The Oklahoma City Police Department’s Triad program has been around for close to 18 years. Triad is a program which provides a joint approach to crime issues which affect older citizens and provides the enhanced delivery of law enforcement services to our more mature population. Triad sponsors crime prevention and victim/witness programs for older persons, offers reassurance programs for older persons to reduce fear and provide moral support; provides a forum for law enforcement and the community to share needs, concerns, and develop solutions. TRIAD unites senior citizens, sheriffs and local police to identify problem areas for senior citizens in order to develop and implement community-wide solutions.
The Oklahoma City Police Department started the Triad program in November 2001. Sheryl Presley is the department’s Triad coordinator and runs the Triad groups in the metro. Triad North meets the second Thursday of the month at 1:30pm at India Shrine. Triad South meets the third Thursday of the month at 1:30pm at Woodson Senior Center 3401 S May, and Triad East meets at our Springlake Station (4116 N. Prospect) on the third Monday of each month at 10:00am (except January & February when the meetings are bumped to the fourth Monday of the month). There are no meetings in September & December. Each meeting typically features a guest speaker who provides informative information. Current scams and frauds targeting senior citizens are also discussed.
Tax season is a time when we see IRS scam ramp up. Seniors are targeted primarily because they are viewed as easy prey. Usually the scammer will call from a number they have spoofed to make it look like it is the IRS calling. The caller will usually say something like they are with IRS and you owe them money. The victim, thinking that it is the IRS, reacts out of fear and suddenly believes that they had better pay the IRS. First, the IRS will never call you if you owe them money. Second, the IRS will not threaten you and tell you that you have to pay them right now. If you owe money to IRS, they will send you a letter in the mail. If you choose to ignore it, they will send you another letter. If you still ignore the letter, then the IRS will turn your case over to a collection agency. This type of scam is something we go over in our meetings with our Triad members and talk to them about what to do. You can also report the call to the IRS impersonation scam line at 1-800-366-4484 or website at www.tigta.gov.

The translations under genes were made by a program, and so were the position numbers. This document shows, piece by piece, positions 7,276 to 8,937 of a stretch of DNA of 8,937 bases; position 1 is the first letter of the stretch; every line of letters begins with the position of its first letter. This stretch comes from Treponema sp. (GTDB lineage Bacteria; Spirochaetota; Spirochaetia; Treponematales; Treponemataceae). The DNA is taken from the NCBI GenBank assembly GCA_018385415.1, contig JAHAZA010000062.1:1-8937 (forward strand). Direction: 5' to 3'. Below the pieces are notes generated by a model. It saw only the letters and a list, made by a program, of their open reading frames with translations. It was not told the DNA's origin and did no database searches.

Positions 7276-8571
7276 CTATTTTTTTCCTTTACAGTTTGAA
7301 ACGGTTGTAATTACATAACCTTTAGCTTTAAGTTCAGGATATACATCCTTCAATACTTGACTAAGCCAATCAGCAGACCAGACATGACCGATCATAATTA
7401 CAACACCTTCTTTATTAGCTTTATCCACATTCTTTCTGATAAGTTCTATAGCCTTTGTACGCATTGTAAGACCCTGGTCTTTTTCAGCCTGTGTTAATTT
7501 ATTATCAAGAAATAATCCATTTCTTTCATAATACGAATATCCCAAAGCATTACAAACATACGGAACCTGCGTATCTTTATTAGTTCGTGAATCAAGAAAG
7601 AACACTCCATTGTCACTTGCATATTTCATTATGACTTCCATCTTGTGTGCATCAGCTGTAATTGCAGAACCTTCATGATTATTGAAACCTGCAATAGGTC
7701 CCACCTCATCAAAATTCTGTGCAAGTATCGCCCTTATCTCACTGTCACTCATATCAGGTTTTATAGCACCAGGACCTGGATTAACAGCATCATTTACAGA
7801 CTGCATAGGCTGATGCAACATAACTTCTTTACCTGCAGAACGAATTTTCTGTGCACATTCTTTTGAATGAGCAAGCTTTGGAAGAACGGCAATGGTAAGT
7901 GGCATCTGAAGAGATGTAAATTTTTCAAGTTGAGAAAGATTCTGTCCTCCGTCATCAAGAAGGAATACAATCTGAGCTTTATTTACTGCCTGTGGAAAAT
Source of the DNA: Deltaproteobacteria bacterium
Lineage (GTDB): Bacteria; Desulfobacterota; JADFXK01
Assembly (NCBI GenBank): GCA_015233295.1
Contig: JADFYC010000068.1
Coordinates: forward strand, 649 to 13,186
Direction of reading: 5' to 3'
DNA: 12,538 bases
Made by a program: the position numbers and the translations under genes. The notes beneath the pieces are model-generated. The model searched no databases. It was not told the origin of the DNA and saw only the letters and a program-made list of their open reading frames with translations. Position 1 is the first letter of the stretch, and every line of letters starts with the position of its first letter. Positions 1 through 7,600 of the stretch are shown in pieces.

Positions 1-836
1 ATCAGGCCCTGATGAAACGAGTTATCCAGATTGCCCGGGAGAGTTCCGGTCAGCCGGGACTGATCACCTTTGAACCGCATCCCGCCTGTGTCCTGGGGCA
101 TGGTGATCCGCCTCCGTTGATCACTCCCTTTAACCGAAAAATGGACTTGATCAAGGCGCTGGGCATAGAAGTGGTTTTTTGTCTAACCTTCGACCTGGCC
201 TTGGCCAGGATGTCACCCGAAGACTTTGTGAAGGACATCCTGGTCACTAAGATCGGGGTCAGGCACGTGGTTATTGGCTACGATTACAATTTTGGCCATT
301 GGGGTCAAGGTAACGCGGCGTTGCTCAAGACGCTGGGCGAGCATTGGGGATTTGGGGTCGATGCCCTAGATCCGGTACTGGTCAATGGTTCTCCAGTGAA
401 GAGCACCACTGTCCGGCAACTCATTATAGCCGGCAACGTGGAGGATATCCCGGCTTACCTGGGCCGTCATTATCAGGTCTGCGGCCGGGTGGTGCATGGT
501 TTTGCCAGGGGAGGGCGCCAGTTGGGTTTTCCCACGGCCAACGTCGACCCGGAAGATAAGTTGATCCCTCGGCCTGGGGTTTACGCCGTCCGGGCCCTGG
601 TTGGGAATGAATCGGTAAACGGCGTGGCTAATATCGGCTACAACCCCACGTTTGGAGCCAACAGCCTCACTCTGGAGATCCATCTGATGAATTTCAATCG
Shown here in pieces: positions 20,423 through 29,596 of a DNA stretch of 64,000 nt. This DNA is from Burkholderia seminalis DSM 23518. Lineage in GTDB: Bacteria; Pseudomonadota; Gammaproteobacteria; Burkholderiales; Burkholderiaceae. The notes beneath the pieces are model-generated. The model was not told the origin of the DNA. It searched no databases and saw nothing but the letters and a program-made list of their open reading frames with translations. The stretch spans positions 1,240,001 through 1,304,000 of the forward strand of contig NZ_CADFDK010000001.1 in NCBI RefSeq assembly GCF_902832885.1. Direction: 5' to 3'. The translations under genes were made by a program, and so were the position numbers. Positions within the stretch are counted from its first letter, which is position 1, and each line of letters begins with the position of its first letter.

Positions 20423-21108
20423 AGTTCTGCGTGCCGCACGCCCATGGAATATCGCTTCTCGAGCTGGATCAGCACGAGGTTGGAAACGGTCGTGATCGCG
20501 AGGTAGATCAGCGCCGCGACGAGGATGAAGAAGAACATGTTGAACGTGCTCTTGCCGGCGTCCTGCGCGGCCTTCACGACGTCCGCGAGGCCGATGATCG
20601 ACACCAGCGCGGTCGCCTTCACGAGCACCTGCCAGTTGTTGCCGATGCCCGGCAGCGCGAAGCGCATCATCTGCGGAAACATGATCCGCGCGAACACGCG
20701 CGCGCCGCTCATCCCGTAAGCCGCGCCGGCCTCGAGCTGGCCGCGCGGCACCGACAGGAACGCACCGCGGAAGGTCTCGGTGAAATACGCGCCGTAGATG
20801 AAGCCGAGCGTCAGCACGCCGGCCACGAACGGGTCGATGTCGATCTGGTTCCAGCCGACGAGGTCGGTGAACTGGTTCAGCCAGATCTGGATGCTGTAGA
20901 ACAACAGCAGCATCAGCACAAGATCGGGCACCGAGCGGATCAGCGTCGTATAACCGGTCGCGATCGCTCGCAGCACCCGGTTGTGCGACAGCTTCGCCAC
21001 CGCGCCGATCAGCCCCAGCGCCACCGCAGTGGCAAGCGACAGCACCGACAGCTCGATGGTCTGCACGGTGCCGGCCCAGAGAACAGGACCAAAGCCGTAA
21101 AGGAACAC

Scammers also use a ploy known as phishing to obtain your personal information. Phishing scams are typically carried out by a scammer sending you an email that claims to be from a financial institution, business, or a government entity like the IRS. The email usually asks for personal identifying information such as your date of birth or your social security number. It is not uncommon for the scammer to ask for your credit card number or the PIN from you debit card. Never give out this type of information to anyone who requests it in the form of an email. Again, the IRS will not send you an email claiming that you owe them back taxes.
This is but one of several IRS scams of which senior citizens should be mindful. Over the past few years, we have seen a trend of thieves stealing identities to fraudulently obtain IRS refund checks. It begins when a scammer assumes someone else’s identity and then fills out a tax a tax return in that person’s name. The IRS then sends the scammer victim’s tax refund check, and since they have already assumed
the victim’s identity, they simply cash the check and pocket the money. Please remember that if something seems suspicious, always err on the side of caution and call police.
A great way for senior citizens in our community to stay current on the latest scams and threats is to get involved in Triad. Having knowledge of scams and crimes targeting the elderly is a great way to help yourself stay safe.
If you have questions regarding Triad, please contact Sheryl Presley at 316-4336. Sheryl is also available at no charge to give presentations on scams, identity theft, mail safety, neighborhood safety, personal and home safety, holiday shopping tips, purse safety, and elder abuse.